End of Year Review – Part 1: The Top 5 Documentaries of the Year

We kick off our review of the year with the best documentaries of the year, following up with our worst films and best films list over the next couple of days. Every year I say to myself that I should watch more documentaries (and then not get round to it!), but I did see some good ones this year. Here are my favourites…

5. The Green Prince

‘The Green Prince’ is a fascinating story about the son of a Hamas leader who turned informant for the Israeli intelligence agency, Shin Bet. Like last year’s even better ‘The Gatekeepers’, the documentary shines a light on the practices of the intelligence agencies whilst also offering a candid insight into the present situation in the Middle East. The extra kick with ‘The Green Prince’ is the idea of family, and the moral compass that led Mosab Hassan Yousef to turn his back on his own people.

4. Life Itself

Film critic Roger Ebert is a large part of why I started writing film reviews in the first place (a blessing to some, a curse to others perhaps!), and this celebration of his life is a touching, funny and moving documentary that charts his career from his beginnings at a student newspaper to his later battle with thyroid cancer.

3. 20,000 Days On Earth

This experimental documentary about Australian rock god Nick Cave is a fascinating piece of work, mixing fiction and reality to provide an insight into Cave’s life, his idiosyncracies and his recording process. A must watch for any of his fans, but a great watch for anyone interested in music and the process behind the creation of it.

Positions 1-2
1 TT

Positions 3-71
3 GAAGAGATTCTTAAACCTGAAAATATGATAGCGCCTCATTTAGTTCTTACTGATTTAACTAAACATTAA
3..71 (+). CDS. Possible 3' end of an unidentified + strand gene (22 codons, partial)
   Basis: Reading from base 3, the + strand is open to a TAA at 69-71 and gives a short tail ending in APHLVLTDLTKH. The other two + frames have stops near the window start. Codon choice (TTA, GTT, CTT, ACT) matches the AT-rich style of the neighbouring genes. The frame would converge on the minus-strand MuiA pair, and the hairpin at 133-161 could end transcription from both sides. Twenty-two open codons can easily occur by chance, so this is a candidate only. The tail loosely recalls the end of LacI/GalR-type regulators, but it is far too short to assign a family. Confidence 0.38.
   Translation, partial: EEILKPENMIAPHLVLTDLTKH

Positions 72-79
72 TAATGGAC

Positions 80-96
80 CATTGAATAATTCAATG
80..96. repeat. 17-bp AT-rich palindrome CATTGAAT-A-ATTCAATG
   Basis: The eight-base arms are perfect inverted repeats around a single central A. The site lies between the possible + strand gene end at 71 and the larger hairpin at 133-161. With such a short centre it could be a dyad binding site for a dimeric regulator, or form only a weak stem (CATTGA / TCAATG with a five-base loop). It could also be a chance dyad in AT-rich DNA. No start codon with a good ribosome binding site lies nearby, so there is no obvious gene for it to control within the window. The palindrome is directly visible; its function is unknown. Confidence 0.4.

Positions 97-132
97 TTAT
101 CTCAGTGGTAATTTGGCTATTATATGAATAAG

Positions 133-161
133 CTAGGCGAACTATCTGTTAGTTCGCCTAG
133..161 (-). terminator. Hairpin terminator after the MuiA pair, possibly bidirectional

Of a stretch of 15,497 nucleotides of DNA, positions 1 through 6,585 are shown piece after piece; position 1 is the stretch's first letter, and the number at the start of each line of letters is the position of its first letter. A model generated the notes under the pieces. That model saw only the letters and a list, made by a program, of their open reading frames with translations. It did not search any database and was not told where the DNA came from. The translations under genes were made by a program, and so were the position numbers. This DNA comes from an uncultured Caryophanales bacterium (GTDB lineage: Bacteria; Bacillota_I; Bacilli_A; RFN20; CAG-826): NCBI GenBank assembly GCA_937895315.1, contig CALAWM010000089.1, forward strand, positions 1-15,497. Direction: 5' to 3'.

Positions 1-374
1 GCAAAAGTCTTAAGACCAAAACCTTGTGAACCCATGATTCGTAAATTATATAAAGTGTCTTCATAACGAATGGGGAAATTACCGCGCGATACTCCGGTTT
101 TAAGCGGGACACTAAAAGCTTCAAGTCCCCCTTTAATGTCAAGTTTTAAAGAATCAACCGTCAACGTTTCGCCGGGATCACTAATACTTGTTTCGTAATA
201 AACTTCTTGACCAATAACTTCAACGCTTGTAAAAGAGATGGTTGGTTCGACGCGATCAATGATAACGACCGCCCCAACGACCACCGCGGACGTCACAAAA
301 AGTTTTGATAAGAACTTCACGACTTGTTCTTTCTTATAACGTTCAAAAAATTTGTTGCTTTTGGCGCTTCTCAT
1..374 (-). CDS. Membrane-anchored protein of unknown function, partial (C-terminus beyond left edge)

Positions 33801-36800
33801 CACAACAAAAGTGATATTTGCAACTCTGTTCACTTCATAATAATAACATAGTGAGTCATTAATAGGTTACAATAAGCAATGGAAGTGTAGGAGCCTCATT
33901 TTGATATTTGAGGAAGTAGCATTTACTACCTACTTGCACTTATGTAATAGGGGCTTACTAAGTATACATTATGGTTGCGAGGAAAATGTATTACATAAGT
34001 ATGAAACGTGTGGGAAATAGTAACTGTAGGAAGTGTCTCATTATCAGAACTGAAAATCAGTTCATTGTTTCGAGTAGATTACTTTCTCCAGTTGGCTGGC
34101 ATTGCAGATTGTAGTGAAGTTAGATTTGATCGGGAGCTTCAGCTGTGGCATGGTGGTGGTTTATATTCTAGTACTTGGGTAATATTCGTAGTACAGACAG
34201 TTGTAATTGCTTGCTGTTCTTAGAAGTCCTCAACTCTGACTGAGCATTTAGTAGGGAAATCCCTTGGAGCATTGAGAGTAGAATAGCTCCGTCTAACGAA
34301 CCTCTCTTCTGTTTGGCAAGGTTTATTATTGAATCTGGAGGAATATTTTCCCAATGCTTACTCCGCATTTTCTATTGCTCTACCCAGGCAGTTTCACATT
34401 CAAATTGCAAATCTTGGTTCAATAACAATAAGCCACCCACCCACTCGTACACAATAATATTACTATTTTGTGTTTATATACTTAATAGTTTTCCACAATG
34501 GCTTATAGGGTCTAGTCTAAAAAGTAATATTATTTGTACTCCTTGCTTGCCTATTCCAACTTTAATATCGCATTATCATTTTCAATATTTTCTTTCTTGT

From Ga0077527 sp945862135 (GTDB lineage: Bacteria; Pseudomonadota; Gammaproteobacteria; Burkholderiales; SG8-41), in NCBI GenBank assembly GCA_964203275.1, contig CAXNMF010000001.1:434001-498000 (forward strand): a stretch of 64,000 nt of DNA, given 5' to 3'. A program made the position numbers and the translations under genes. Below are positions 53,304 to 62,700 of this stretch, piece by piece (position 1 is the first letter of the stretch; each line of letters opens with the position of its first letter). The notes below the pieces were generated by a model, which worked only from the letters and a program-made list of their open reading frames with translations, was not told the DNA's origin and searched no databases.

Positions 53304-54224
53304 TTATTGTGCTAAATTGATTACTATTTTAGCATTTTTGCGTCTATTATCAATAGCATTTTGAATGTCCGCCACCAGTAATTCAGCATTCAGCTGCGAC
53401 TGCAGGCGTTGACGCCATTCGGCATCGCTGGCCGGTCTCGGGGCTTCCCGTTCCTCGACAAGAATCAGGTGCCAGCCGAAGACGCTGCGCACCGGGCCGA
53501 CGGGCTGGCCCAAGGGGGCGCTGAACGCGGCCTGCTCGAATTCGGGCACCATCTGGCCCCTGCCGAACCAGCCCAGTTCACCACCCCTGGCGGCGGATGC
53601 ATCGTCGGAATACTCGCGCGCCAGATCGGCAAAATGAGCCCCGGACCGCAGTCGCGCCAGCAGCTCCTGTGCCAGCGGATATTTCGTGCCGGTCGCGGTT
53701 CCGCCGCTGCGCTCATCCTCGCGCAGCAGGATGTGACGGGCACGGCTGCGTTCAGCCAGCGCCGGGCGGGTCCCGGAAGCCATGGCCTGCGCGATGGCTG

2. Next Goal Wins

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Two sporting documentaries in my top two this year, and they couldn’t be any different in terms of the subjects. ‘Next Goal Wins’ didn’t do great business at the cinema, despite being released in the lead up to the World Cup, but those that did see it were treated to a terrific underdog story about the American Samoan Football side (known for a famous 31-0 loss to Australia), on their quest to qualify for the World Cup, and more importantly on their quest to win a game. The director’s passionately portray the team’s struggles and in US based Dutch coach, Thomas Rongen, they have a leading man to challenge any Hollywood sports movie.

1. The Armstrong Lie

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The best documentary of 2014 focuses on Lance Armstrong, cancer survivor and 7 times Tour de France winner, who finally admitted to being a drug cheat after years of denying accusations. The documentary is particularly fascinating as it follows Armstrong both before and after the truth came out, with the scenes beforehand focusing on his attempts to compete in the Tour de France again in 2009, and then the scenes after taking the form of an interrogative interview. Contributions from numerous other cyclists add to the experience and we get a picture of the rampant drug abuse throughout cycling at the time as well as an internal examination of what drove Lance Armstrong to cheat in the first place, and then to deny and deflect for a number of years. It’s the best documentary I saw this year, and I can’t recommend it highly enough.

Narrowly missing this list: 20 Feet From Stardom, Mistaken for Strangers

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